Around 1911 Davies began devoting his time to birds of prey, eventually filling seven books with finely observed portraits. To do this he drew on specimens seen or borrowed from the South African Museum in Cape Town, the King William’s Town Museum and the Transvaal Museum in Pretoria. His links with the Transvaal Museum were the beginning of what was to become both a fruitful and, ultimately, a perilous relationship.
Shortly after the outbreak of the First World War Davies was involved in the campaign to occupy German South West Africa. He was popular with his fellow soldiers, who often brought him birds they had shot. The pockets of his no doubt less-than-crisp tunic were always full of brushes and paints, as well as occasional birds or simply pieces of birds.
He painted very fast, paying great attention to proportions and details, often using brushes with only a few fine hairs. He’d frequently forget to eat or prepare to move camp. Fortunately he had a regular batman to collect his rations, prepare camp and care for his horses.
About this time Davies began an extensive correspondence with Austin Roberts, who was in charge of the Department of Higher Vertebrates at the Transvaal Museum in Pretoria. Roberts also bought skins from him.
The young soldier’s reputation was growing and it was time to look at what a man needed in the world. South West Africa was a rather solitary place. On a trip to Cape Town, he met Aileen Singleton Finch, daughter of Captain W Finch who was head of the Society for the Prevention of Cruelty to Animals. In August 1916 they were married.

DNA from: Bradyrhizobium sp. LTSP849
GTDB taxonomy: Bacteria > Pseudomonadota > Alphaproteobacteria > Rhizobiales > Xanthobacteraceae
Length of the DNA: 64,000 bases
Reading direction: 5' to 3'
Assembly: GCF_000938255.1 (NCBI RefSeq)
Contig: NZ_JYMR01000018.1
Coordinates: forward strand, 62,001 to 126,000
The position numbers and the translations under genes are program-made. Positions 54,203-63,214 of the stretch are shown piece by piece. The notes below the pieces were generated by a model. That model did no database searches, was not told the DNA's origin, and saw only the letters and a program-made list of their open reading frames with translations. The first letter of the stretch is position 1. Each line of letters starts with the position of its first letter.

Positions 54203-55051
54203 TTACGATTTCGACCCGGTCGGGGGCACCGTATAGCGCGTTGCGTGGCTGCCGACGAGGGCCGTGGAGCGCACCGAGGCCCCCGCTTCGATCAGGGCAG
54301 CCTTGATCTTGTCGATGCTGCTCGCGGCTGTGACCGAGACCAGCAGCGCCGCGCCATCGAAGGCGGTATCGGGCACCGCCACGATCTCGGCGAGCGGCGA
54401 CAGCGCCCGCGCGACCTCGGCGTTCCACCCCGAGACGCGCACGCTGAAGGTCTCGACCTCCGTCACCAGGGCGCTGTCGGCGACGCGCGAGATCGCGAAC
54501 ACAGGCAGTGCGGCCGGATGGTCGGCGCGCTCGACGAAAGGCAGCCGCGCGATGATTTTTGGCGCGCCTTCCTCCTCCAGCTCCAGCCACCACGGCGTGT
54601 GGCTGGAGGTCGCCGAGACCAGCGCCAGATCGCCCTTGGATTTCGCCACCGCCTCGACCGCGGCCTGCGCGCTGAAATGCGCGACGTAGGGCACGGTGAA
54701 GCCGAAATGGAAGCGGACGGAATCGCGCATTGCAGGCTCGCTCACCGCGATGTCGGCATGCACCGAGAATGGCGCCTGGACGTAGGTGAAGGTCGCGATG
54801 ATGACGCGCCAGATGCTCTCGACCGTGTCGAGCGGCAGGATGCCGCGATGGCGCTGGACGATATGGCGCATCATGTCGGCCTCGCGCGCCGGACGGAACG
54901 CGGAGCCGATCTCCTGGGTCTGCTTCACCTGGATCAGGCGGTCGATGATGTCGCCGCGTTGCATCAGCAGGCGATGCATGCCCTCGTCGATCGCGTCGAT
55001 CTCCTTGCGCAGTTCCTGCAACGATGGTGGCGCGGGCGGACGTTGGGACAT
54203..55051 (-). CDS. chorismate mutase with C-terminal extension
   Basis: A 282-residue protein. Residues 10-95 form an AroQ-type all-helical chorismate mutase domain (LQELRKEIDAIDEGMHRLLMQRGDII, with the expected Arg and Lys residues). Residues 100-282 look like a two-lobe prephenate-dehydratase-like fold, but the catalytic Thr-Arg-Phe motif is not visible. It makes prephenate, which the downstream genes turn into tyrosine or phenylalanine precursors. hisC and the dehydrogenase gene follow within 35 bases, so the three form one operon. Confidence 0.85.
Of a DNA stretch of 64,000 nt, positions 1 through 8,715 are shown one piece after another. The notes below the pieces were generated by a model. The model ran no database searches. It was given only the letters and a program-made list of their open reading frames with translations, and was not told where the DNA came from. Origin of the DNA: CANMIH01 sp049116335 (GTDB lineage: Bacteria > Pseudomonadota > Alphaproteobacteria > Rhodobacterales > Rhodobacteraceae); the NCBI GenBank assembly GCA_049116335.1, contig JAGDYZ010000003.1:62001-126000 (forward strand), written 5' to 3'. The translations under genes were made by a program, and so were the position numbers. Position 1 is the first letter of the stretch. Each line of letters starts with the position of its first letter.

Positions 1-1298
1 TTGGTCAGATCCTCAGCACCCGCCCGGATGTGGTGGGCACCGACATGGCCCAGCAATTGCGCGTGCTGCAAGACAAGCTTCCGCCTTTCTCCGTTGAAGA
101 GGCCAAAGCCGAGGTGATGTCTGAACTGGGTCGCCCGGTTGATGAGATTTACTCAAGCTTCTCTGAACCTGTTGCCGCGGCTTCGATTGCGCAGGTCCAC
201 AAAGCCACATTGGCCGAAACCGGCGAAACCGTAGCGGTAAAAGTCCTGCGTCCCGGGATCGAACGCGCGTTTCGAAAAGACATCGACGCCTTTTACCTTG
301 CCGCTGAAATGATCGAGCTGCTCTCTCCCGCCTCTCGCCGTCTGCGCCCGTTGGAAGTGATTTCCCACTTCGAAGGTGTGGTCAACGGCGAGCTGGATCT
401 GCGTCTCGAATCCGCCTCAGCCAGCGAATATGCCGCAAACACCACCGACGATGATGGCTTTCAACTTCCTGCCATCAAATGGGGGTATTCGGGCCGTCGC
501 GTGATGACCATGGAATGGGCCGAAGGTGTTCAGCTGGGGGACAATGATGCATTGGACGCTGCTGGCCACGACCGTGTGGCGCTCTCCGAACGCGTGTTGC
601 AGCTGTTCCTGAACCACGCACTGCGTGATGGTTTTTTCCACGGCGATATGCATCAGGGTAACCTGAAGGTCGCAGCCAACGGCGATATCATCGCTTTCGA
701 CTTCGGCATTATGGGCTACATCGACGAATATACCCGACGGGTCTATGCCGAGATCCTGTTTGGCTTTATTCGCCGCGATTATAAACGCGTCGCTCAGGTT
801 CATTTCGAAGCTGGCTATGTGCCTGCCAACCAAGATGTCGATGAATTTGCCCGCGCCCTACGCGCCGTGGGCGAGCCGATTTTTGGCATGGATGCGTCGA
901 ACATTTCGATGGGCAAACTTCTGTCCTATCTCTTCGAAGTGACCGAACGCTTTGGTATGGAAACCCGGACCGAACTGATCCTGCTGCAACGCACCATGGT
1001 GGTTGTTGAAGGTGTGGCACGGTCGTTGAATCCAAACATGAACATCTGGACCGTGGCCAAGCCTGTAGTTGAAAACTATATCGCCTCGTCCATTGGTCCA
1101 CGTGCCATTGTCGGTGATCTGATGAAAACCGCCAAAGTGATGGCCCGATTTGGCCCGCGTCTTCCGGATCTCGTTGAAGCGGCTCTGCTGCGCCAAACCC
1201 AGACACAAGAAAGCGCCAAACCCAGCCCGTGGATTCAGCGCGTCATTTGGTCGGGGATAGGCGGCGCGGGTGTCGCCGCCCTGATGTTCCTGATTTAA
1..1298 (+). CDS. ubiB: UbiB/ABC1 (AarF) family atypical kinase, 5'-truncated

At his wife’s insistence, the couple retained Aileen’s maiden name and they became Finch-Davies, the name possibly appealing to Davies’s avian interests.
Back in rural South West, Finch-Davies relied increasingly on books, journals and specimens borrowed from the Transvaal Museum, stressing in almost every letter how careful he would be to protect the material.
In 1918 a spat – its cause not defined in surviving correspondence – occurred between Finch-Davies and Roberts, the former complaining about being “somewhat hurt by Mr Roberts’s treatment” and suggesting that he might switch allegiance to the British Museum.
However, on being transferred to Pretoria at the end of the war, Finch-Davies donated his entire South West African bird skin collection to Roberts’s museum collection on condition that he be allowed access anytime he wished.
What happened next is captured in a statement by Austin Roberts: “Towards the end of November 1919, I happened to notice that three coloured plates had been torn from Vol 22 Cat. Birds Brit. Museum (Phasianidae) and, as I had not previously noticed this, drew Mr Sweistra’s attention to it. On the 5th December 1919, I happened to refer to another work where I observed another plate was missing.”
His curiosity aroused, Roberts searched other volumes and found more that 100 plates missing.
“Suspicion naturally centred on Lieut Finch-Davies, the only one who had the facilities of abstracting plates therefrom during the absence of the staff; yet I could not believe it possible that he would do so, from my knowledge of his care in handling books that were lent to him, and the great work he was doing in ornithology.”
The police were informed of the losses, set a trap and Finch-Davies was arrested. A closer check found 230 plates to be missing from 90 journals and books.
On 30 January the museum director, Dr Breijer, received a letter from Finch-Davies admitting the theft: “I cannot have any excuse for what I have done . . . I can only think that I must have suffered the madness of the collector, which distorts the moral sense.”
Given the seemingly out-of-character nature of the theft, and no doubt Finch-Davies’s reputation, the museum authorities decided not to prosecute. Finch-Davies promised to return the plates, or substitutes for them. As security he deposited his entire collection of bird paintings – 29 volumes – with the museum until he could make good its losses.